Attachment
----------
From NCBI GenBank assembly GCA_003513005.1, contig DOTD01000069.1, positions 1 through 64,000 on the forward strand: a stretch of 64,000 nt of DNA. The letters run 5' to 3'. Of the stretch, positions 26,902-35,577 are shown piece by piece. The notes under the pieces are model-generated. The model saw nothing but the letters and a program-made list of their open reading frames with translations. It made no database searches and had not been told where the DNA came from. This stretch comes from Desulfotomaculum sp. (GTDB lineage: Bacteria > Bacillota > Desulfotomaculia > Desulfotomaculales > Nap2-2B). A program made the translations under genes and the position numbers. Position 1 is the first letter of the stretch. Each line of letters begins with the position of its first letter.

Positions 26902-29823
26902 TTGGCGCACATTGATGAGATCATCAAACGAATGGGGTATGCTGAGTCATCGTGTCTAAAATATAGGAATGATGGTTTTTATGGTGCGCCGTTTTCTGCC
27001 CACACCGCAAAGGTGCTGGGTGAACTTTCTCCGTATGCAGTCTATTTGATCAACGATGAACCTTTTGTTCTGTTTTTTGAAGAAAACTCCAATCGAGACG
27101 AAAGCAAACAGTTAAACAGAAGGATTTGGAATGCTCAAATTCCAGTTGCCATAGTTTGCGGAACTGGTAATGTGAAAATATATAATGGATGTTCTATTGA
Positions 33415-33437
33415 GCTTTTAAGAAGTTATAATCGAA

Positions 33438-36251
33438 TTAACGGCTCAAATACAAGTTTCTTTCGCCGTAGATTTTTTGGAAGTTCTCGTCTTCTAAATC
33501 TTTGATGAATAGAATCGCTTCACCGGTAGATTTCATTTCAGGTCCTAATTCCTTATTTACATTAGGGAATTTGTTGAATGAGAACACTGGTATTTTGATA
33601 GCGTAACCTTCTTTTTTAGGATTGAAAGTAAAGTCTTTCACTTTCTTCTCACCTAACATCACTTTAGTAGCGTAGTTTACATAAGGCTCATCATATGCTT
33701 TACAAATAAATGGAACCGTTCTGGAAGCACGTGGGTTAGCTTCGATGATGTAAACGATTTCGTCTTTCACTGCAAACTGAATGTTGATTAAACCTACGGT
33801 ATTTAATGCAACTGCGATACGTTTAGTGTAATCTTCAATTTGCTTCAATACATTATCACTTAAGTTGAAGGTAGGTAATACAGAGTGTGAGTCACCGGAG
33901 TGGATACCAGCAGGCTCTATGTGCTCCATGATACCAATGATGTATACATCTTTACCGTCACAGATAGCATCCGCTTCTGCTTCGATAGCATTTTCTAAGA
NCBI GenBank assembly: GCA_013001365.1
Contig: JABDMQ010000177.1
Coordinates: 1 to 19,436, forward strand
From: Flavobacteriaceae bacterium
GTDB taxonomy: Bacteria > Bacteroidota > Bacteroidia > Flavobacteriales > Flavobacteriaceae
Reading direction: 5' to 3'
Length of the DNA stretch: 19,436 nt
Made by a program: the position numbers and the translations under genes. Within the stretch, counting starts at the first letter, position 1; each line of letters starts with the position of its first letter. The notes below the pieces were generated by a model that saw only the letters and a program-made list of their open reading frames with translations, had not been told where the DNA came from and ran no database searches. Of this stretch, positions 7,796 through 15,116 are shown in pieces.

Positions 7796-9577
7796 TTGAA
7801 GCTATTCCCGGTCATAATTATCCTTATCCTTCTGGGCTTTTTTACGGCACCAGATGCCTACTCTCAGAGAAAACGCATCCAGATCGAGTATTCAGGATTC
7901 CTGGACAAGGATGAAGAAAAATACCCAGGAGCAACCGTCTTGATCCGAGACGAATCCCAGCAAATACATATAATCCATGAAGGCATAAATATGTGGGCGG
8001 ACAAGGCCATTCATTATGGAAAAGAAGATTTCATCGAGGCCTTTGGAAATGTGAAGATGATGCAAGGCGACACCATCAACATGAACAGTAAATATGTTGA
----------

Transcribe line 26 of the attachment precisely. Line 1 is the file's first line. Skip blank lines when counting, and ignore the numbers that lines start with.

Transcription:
7901 CTGGACAAGGATGAAGAAAAATACCCAGGAGCAACCGTCTTGATCCGAGACGAATCCCAGCAAATACATATAATCCATGAAGGCATAAATATGTGGGCGG